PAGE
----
The same goes for sale-pricing and strike-through pricing, which are often displayed in red or with a strikethrough. The strikethrough is often not read by screen readers, so we recommend adding the label “Sale:” This will communicate that the item is on sale to those who have colorblindness.

Accessibility Sale Price Example

– Before: “<span class=’strikethrough’>$19.99</span><span class=’sale’>$14.99</span>”
– After: “<span class=’sale’>Was: $19.99</span><span class=’sale’>Sale: $14.99</span>”

It’s these types of small visual clues that become apparent during the wireframing process where color and other visual cues have not been added to the equation yet.

Bells and Whistles

Some things just are not accessible-friendly. For instance: Parallax scrolling, animation effects, sticky headers and footers. But providing keyboard-navigable interfaces which allow a user to traverse the important elements on a page with the tab key will get you a long way. Consider adding a “Skip to Content” link toward the top which will prevent users from having to tab through hundreds of links in your navigation before getting to “the good stuff.” This can be done with a page reference, or a hypertext reference that will link into the exact portion of the page your user would like to reach:

<a href=”#content”>Skip to Content</a>

This is then complemented by a <div> with an id of “content”:

<div id=”content”>….

Sliding or scrolling mastheads are extremely outdated. Animations don’t translate well to non-visual browsers but allowing them to be navigated via keyboard may get you part of the way there. They also provide significant obstacles for people who suffer from learning or attention disabilities.

Does your site have videos? Make a small investment into having them closed captioned or transcribed. Transcription of a video is worth the investment for SEO content, and closed-captioning is almost to the point of being fully automated with some online speech-to-text tools.

Closing

This wraps up part 2 – and if your head is reeling, we don’t blame you. Something Digital is here to help if you have any questions. There are other online resource available too to help you determine if your site is failing some of these common checks.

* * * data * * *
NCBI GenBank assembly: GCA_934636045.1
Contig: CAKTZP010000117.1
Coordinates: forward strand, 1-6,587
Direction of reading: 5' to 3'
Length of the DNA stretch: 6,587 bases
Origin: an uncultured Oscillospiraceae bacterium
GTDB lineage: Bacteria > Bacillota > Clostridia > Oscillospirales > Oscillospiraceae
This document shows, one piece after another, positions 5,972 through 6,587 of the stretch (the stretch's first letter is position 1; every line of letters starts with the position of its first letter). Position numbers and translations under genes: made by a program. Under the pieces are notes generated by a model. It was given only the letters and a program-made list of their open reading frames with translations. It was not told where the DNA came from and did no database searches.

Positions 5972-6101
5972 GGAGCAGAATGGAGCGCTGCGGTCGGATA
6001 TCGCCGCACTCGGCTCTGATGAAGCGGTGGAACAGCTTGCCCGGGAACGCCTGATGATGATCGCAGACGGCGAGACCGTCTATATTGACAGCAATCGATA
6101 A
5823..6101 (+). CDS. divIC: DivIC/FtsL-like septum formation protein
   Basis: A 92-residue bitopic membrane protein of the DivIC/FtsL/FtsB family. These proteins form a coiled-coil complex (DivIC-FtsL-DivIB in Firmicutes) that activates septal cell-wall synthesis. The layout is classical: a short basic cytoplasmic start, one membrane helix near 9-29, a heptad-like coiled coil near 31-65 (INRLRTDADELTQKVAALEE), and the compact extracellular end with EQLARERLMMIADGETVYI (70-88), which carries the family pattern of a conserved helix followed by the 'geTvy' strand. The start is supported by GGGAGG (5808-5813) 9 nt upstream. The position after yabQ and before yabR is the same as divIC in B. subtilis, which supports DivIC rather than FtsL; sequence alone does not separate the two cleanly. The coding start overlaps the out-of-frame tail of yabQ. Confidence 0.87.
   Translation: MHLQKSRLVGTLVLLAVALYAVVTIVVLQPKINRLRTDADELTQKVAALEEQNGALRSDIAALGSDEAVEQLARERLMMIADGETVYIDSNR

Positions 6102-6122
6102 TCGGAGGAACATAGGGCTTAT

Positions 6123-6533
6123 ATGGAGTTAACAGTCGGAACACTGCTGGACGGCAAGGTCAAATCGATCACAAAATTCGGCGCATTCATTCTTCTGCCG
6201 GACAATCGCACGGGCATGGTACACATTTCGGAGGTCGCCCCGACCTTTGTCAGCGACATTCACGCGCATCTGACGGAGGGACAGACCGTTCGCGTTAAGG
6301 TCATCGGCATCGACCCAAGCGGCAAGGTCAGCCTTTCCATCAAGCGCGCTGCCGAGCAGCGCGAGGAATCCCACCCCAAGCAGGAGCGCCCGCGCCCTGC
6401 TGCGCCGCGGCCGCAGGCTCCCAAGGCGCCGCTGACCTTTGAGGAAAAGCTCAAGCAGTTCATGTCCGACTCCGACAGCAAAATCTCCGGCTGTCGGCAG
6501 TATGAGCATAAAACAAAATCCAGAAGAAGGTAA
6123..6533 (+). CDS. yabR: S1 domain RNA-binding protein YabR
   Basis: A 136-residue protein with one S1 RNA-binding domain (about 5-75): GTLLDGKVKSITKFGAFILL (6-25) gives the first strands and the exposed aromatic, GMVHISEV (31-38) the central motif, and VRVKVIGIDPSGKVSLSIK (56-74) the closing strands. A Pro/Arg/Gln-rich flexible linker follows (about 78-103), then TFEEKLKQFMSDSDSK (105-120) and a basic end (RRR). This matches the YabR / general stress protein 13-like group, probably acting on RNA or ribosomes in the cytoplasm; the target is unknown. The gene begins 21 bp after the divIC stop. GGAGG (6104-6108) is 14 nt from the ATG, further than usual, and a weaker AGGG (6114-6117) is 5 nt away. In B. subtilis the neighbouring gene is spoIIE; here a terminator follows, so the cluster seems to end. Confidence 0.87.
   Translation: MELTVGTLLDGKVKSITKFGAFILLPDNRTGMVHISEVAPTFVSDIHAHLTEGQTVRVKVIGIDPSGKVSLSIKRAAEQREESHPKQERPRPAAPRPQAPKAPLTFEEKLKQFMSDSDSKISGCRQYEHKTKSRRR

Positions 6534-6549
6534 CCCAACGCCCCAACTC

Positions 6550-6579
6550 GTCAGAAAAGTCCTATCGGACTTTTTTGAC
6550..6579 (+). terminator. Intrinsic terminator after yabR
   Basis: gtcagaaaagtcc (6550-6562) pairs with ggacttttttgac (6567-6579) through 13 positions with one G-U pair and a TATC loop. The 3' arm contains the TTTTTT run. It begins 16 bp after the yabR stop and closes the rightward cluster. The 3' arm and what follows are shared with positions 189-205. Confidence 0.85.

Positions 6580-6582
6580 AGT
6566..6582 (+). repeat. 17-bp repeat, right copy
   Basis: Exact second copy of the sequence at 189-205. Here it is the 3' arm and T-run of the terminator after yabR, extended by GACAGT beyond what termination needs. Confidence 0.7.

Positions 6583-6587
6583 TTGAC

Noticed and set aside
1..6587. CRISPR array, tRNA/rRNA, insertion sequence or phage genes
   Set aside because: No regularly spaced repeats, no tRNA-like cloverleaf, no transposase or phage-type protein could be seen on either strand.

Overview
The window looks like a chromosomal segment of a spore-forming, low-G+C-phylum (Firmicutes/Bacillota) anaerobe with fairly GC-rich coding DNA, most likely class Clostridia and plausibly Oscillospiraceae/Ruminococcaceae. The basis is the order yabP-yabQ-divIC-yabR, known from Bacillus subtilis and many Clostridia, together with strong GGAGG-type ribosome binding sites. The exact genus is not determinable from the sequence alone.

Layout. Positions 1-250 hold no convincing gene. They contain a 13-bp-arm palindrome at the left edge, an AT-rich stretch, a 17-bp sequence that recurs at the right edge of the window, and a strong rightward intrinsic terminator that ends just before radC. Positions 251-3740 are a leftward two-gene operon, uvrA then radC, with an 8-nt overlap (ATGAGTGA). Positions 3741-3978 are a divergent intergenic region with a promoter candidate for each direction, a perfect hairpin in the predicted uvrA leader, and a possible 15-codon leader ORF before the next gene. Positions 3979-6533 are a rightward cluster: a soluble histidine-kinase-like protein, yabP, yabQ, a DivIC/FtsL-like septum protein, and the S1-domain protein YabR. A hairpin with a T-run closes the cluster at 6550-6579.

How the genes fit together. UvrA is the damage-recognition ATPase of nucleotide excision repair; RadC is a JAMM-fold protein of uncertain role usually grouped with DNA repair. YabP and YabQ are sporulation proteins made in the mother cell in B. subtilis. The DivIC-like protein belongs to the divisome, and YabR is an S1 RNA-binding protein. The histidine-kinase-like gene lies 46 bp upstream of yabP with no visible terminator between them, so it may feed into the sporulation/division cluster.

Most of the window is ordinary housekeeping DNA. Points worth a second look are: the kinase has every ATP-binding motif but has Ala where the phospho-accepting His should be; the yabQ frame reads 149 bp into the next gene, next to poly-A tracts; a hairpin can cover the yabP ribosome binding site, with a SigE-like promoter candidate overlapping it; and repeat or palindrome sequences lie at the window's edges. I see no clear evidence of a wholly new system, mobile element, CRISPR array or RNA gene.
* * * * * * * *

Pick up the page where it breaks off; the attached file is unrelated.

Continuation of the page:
508 Checker
Wave Web Accessibility Tool
AChecker

In part 3 we’ll cover how to architect and engineer code for the accessible web.

Want to learn more? Contact us here.

Written By: Phillip Jackson, Ecommerce Evangelist – 6 minute read

 

SD Blog Series

Part 1: Accessibility is Necessary

Often when we talk about accessibility we really mean designing for disability, but accessibility is so much more than that. To begin let’s discuss what modern accessibility looks like and how it benefits all users.

Accessibility in 2016

 

At Something Digital we approach design in a unique way. We purpose to make the user experience meaningful and personal for all users. With more people shopping online now than ever before we face myriad challenges when approaching an accessible design: everyone from the permanently disabled to the temporarily disabled; from an amputee purchasing running shoes to a mother holding her newborn in one arm and purchasing diapers with a free hand via her mobile device – designing for all means we have to keep a number of things in mind.

With personalization becoming more and more prevalent on ecommerce sites it is important for us to consider how users of all abilities access our stores. Consider this: if an able-bodied person deserves to have a personalized experience on your site, shouldn’t a differently-abled person have a personalized experience, too.

Equitable Experiences

Our aim is to provide accessible site experiences that give equity to the users. Not all users use all site features, after all, so the bulk of our investment in accessible design is centered around the conversion funnel. This extends beyond the Product Detail Page and Checkout, though. It includes newsletter signup, promotions, and site search, too.